Wednesday, November 26, 2008

The Over-Scheduled Child

I recently watched part of episode 408 of Real Moms, Real Stories that talked about the over-scheduled child. Author David Elkind talked about the stress face by kids who have busy schedules. He talked about the importance of PLAY in good child development and later creativity.

He commented that though many of the top universities have 'top students' --- they are no longer as creative as they used to be. Kids NEED time to play -- as it is research to them and vital to their learning and growth and proper brain development.

When overscheduled, they don't have free time to explore and to play in an unstructured and unscheduled way. It's a disservice to them when parents think that they have to fit everything into childhood. By doing so they are taking out the most important thing time to learn, time to think for themselves, discover and explore.

Wednesday, November 19, 2008

Homeschooling Daily Plan and Einstein Quote

Over the years of homeschooling we've used various daily plans. When the kids were younger we weren't as 'structured' as we are now. We always started with scriptures and prayer but there was more time for them to invent, create, read etc. at their own pace and as they desired. Einstein said "Play is the highest form of research". I love that and felt it was true. Children are like sponges and, when availed, soak-up all the wonderful things around them. A sit-down desk does not really provide that freedom.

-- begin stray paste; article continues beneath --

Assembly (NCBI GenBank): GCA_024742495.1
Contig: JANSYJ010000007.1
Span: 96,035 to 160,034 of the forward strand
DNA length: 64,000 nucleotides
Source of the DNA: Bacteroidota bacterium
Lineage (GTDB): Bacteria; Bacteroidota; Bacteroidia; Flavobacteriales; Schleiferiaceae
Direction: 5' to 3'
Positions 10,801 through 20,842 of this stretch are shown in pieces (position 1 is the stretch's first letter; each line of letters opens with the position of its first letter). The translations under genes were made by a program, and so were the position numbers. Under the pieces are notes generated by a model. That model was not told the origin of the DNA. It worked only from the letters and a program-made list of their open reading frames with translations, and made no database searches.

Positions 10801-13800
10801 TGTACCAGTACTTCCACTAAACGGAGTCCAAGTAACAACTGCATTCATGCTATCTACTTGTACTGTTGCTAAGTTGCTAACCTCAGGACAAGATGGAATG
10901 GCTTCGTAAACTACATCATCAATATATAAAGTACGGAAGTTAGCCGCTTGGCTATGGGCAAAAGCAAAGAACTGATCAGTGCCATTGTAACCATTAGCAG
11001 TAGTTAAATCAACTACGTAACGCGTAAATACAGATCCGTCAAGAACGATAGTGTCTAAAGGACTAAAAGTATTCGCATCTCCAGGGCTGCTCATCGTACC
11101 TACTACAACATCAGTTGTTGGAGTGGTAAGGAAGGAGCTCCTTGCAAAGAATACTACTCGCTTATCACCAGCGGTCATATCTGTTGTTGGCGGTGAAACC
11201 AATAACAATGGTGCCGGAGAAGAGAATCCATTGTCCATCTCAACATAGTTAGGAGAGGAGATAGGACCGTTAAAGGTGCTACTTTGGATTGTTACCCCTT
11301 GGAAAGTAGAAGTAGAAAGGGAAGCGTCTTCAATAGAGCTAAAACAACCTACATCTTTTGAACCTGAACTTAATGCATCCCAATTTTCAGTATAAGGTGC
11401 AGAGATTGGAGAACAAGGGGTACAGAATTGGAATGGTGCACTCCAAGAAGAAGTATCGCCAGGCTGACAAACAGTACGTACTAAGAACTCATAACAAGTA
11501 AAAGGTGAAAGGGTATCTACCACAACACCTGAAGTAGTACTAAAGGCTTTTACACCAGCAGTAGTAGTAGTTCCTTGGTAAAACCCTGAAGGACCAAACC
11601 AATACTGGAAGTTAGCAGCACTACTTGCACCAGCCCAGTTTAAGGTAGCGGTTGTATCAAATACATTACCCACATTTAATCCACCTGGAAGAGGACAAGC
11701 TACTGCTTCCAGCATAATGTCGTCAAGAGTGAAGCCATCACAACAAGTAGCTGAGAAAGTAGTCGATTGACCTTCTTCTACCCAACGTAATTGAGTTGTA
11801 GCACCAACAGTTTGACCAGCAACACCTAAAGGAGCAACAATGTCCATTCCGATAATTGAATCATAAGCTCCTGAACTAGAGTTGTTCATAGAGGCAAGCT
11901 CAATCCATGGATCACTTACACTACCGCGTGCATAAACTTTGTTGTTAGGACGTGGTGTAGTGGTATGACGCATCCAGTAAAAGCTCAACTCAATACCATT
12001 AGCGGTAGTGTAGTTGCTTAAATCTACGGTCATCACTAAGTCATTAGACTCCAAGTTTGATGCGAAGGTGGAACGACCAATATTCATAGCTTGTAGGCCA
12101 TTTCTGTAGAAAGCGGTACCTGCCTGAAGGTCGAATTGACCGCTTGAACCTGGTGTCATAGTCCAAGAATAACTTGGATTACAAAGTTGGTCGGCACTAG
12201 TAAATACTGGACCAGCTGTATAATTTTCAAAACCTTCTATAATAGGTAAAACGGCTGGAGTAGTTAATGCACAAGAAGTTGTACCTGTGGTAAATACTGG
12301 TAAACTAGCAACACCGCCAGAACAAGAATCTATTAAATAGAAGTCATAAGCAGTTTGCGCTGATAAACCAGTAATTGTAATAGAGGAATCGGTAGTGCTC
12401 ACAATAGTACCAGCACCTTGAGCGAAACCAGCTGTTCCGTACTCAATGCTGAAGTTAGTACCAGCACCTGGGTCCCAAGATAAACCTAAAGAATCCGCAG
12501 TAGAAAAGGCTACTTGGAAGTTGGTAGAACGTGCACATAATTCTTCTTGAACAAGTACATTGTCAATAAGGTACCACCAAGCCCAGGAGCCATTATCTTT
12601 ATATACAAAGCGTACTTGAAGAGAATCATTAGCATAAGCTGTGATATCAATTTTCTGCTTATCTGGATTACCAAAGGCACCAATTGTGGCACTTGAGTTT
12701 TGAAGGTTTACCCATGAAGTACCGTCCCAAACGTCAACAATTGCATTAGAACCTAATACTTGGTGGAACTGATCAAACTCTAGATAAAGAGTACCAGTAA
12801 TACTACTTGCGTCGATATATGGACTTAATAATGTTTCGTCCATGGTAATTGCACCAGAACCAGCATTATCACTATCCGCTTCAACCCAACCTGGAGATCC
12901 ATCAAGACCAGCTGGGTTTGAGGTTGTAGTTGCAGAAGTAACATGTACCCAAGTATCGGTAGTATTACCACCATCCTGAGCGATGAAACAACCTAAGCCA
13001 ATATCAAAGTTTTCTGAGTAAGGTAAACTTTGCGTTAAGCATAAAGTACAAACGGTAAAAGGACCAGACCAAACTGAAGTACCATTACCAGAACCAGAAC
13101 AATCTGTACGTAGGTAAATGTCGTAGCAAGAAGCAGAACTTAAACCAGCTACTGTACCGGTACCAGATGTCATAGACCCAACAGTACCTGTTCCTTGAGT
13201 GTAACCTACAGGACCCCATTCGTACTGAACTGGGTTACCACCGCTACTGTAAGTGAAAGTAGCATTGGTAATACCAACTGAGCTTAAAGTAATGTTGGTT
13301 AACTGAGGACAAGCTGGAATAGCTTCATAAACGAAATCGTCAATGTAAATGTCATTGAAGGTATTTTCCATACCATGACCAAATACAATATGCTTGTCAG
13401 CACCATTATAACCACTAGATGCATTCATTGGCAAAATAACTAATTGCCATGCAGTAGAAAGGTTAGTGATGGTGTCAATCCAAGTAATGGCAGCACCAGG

We have a more-structured schedule right now. It works well for our current situation and the kids older ages.
We start with daily devotional and scripture study. (It's been very rewarding to mark and discuss scriptural passages together. We've had some powerful and touching discussions, questions asked and answered, and time is not a restraining issue.)

Then, we have sit-down time to do our daily studies which, this year, include:
U.S. History
Vocabulary and Spelling (which we take from the literature guide we are using)

On their own the kids do music, art, P.E., and computers. They also read great literature (we have a monthly homeschool book group that coincides with our study of U.S. History).
We also have a weekly library day and the kids spend a lot of time reading snuggled-up on the couch.
For music we usually have hymns or classical music playing in the background. This really sets a tone for the home and helps establish the peace that we seek. Life is not always peaceful -- but, wholesome music makes a tremendous and real difference.

I LOVE homeschooling. I love the blessing that I have to do so. I wish that more people would do it. There are so many blessings that come from it!

I also know about all the controversy about it and comments from the naysayers! Most of that comes from those who really don't know much about homeschooling and haven't read much about brain development, learning and education, social development, homeschooling benefits and options etc. It really is a valid and wonderful option for those who desire a safe learning environment for their families. There will be plenty of time in the future for the problems of the 'real world' as some like to call it. But, why place vulnerable children in that place before they are ready? These are precious souls -- entrusted to our care --- and so many leave their rearing to others.

Friday, November 14, 2008

Why Homeschool?

I've heard all the negative comments about homeschooling. So, why would anyone want to do it?